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Interhall Finals: Played like champions

Joe Meixell | Monday, November 20, 2006

Although O’Neill gained more yards of total offense than Morrissey did on Sunday, the Manorites defeated the Mob 14-7 to capture their first men’s Interhall championship since 1993.

Morrissey was led by the three-pronged rushing attack of Nick Bencomo, Brian Pieh and team captain Steve Klein, who combined to run for 74 yards on 13 carries. Also critical to Morrissey’s success was quarterback Joe McBrayer, who completed seven of 10 passes for 120 yards.

The Manorites made their biggest plays in the second half. Morrissey senior Chris Calderone intercepted a pass from O’Neill quarterback Chris Stroh on the Mob’s opening drive to give Morrissey the ball at its own 21-yard line. Led by the rushing of Bencomo and Pieh, the Manorites pounded the ball down to the O’Neill 15-yard line.

As time expired in the third quarter, Morrissey took a 14-7 lead on a McBrayer touchdown pass to sophomore Carl Anderson, who was wide open on the right side of the end zone when cornerback Alex Klupchak fell down in coverage at the 1-yard line.

Both teams started the game off slowly on offense, and the game was scoreless well into the second quarter. The Mob broke through first with an eight-play, 65-yard scoring drive that ran close to eight minutes off the clock in the second quarter.

O’Neill’s offense was led by fullback Mike Mattingly and running back Braden Turner, who combined to gain all 65 yards on the drive. With two-and-a-half minutes remaining in the first half, Mattingly put the Mob up 7-0 by sprinting into the right corner of the end zone for a 17-yard touchdown run.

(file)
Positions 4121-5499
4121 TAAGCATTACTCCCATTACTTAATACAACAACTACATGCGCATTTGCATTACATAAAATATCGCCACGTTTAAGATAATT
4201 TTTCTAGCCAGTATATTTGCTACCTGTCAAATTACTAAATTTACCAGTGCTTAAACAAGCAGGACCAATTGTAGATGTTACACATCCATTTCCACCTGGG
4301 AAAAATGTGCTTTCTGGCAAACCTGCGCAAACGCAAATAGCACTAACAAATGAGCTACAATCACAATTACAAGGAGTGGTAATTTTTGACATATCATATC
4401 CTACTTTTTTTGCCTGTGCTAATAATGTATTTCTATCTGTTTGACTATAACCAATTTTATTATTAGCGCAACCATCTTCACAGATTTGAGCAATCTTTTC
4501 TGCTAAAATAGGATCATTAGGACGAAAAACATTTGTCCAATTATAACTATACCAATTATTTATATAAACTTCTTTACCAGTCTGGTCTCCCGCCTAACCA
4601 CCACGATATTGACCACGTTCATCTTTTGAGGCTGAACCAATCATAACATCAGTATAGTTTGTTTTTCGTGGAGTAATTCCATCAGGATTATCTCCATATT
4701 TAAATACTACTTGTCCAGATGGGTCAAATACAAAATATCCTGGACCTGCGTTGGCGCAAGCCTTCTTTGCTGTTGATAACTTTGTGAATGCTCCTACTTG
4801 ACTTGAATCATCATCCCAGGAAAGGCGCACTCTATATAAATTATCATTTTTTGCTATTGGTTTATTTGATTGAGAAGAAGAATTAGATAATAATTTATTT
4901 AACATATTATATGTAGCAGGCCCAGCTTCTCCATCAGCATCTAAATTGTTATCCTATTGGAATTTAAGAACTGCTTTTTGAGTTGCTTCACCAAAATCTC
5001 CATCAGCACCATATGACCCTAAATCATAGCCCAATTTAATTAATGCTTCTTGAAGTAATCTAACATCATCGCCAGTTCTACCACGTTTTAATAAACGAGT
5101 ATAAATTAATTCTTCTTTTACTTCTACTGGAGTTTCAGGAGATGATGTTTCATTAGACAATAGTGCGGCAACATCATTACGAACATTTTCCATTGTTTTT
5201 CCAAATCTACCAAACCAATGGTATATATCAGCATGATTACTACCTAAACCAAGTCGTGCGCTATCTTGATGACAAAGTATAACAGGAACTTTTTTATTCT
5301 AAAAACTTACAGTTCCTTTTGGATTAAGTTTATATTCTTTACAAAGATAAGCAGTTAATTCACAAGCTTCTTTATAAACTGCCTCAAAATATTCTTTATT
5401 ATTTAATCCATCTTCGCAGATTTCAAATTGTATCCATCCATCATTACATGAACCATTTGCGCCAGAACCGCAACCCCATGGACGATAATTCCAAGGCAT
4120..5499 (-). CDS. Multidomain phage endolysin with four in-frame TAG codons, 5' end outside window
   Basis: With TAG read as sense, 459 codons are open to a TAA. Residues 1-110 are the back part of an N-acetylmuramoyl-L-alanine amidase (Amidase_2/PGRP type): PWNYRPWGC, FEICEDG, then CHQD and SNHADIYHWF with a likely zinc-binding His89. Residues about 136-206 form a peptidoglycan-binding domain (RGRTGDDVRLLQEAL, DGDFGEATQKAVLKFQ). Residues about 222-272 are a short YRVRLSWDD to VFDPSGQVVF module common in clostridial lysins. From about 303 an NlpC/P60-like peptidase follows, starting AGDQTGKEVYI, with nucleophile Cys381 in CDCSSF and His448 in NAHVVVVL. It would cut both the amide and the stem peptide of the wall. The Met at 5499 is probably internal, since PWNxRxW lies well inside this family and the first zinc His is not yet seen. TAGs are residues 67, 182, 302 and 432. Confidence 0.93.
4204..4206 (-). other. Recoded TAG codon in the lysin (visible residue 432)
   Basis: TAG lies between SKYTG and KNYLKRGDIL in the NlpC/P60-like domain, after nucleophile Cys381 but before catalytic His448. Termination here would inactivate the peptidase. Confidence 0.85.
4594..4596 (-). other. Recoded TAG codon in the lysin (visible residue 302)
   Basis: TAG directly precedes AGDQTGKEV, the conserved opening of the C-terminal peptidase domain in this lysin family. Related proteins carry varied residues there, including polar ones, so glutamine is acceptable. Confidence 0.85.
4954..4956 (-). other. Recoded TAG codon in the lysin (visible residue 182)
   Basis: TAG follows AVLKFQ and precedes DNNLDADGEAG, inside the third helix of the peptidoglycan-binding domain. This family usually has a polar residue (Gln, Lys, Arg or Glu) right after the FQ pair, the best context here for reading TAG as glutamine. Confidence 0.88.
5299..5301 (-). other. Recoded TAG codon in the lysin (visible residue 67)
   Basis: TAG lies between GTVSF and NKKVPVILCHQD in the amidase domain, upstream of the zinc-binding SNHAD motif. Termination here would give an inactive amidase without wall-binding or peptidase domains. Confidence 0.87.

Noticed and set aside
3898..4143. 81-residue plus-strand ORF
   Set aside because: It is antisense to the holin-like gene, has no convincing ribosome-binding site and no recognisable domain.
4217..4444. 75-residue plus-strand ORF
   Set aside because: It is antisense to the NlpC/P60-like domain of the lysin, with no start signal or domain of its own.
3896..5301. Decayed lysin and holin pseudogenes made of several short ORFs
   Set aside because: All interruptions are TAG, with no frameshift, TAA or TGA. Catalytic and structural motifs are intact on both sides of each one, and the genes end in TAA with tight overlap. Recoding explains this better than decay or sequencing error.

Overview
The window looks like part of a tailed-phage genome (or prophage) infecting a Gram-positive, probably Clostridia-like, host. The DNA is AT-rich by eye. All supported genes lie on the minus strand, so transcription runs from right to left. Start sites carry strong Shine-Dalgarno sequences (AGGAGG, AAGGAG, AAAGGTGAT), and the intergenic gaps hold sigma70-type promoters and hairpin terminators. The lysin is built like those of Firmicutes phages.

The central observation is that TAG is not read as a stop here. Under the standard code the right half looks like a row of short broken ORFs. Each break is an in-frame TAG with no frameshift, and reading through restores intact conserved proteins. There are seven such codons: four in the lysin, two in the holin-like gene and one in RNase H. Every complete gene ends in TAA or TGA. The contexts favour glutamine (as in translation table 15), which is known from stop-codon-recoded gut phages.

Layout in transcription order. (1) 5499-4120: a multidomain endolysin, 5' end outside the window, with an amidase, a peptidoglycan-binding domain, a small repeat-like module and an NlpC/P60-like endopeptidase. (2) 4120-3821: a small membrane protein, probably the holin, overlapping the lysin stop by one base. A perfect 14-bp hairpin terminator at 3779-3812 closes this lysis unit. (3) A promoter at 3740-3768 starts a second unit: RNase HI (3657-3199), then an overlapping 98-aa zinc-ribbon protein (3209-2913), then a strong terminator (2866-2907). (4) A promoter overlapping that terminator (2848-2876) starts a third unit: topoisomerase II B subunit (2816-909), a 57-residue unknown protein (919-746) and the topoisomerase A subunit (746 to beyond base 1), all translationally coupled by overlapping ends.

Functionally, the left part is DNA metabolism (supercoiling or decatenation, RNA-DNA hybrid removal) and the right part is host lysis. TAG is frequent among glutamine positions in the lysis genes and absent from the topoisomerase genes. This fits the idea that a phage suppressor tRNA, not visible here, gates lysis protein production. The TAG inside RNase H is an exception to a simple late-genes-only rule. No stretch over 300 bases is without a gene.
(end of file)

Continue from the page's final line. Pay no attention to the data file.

But O’Neill was not able to bask in its glory for long. The Manorites were determined to score before halftime, and McBrayer came out of the gate firing. He completed his first two passes of the drive to receiver Daniel Reimer for a combined 49 yards and moved the Manorites to the Mob 16-yard line. On the drive’s third play, McBrayer lobbed a pass to Klein in the left corner of the end zone that was caught for a touchdown to tie the score with 1:43 left on the clock.

“We were surprised by their offense coming out and scoring right after we took the lead. Our offense had controlled the ball and our defense had been getting stops, so we didn’t expect it,” O’Neill captain Pat Conley said of the Morrissey touchdown.

Conley insisted the game-tying touchdown was not a letdown for his team, but the ensuing Mob possession turned the game in Morrissey’s favor. After O’Neill marched down the field to the Manorite one-yard line, Mattingly was stopped at the line of scrimmage on a third-down run with four seconds left in the half. Although the Mob tried to get a final play off, they had no timeouts remaining and time expired with the score tied at 7.

“That stop at the end of the half was a huge momentum builder for us,” Klein said. “It really helped our confidence going into halftime because it showed us we could make big plays.”

O’Neill threatened again on its first possession after Morrissey took the lead. That Mob drive lasted 15 plays, leading O’Neill to the Manorite 7-yard line. But Manorite Phil Yuhas picked off Stroh’s pass into the endzone on fourth-down with 2:10 remaining.

While Morrissey gave the Mob the ball back with 20 seconds still left, Andersen batted down Stroh’s pass into the end zone as time expired, making the Manorites the champions.

“It’s an amazing feeling to finally win. I didn’t really realize how close we were until that clock ticked to zero,” Klein said. “But now, it’s all sinking in.”

Klein credited his team’s senior leadership with leading the squad to victory.

“We have a lot of seniors, and we’ve been so close the past two years,” he said. “Our seniors really pulled us through this game.

“It’s great to go out on top,” he said. “There’s no better ending than winning the championship game in Notre Dame Stadium. We won with great guys, with guys we’ve lived with for four years, with our friends. I’m happy right now.”